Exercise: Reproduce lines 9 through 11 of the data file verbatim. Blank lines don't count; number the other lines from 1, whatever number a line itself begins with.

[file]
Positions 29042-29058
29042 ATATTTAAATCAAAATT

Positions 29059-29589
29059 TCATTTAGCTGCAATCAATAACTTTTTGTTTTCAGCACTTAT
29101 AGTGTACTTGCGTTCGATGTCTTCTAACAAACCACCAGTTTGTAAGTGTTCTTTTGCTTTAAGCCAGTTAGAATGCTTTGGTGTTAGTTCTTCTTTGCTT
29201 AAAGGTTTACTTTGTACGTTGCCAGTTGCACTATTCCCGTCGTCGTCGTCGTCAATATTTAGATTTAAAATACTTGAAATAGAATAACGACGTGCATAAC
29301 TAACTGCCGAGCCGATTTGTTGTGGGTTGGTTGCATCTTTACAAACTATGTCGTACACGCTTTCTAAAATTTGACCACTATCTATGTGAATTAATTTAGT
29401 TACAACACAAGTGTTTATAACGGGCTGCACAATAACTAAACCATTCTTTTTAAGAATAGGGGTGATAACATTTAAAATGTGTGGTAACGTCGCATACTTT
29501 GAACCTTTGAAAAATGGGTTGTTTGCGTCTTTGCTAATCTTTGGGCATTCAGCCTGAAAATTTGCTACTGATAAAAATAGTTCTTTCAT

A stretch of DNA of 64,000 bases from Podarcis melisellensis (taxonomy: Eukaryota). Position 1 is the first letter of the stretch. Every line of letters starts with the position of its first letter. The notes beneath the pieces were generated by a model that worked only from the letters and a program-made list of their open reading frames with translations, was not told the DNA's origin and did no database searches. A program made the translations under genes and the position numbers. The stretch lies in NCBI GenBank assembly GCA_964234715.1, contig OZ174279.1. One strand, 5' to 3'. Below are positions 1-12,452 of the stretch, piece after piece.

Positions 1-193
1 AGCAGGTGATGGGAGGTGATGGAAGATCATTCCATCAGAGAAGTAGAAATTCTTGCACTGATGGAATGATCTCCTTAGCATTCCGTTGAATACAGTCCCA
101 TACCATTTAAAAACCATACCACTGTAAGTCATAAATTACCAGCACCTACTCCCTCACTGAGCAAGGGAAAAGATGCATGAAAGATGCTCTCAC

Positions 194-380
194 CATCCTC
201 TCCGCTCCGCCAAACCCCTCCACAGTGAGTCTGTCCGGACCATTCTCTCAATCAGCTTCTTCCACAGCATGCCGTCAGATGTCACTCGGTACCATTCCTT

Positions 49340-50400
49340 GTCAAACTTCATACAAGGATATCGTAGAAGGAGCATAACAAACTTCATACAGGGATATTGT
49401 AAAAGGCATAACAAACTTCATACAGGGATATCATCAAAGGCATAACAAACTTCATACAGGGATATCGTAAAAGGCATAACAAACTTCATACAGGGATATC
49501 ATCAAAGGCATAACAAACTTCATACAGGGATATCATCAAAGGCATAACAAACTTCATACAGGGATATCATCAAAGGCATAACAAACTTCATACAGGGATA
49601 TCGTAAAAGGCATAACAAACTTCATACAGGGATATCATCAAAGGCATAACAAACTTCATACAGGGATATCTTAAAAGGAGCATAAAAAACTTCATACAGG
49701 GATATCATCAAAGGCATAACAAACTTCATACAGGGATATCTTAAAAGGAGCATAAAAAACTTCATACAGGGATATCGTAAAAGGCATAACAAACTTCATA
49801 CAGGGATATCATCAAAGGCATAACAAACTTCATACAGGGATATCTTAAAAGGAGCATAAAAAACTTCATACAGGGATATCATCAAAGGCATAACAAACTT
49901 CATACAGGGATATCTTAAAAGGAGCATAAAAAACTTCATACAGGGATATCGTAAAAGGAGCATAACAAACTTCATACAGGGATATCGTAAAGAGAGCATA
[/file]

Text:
29501 GAACCTTTGAAAAATGGGTTGTTTGCGTCTTTGCTAATCTTTGGGCATTCAGCCTGAAAATTTGCTACTGATAAAAATAGTTCTTTCAT

A stretch of DNA of 64,000 bases from Podarcis melisellensis (taxonomy: Eukaryota). Position 1 is the first letter of the stretch. Every line of letters starts with the position of its first letter. The notes beneath the pieces were generated by a model that worked only from the letters and a program-made list of their open reading frames with translations, was not told the DNA's origin and did no database searches. A program made the translations under genes and the position numbers. The stretch lies in NCBI GenBank assembly GCA_964234715.1, contig OZ174279.1. One strand, 5' to 3'. Below are positions 1-12,452 of the stretch, piece after piece.

Positions 1-193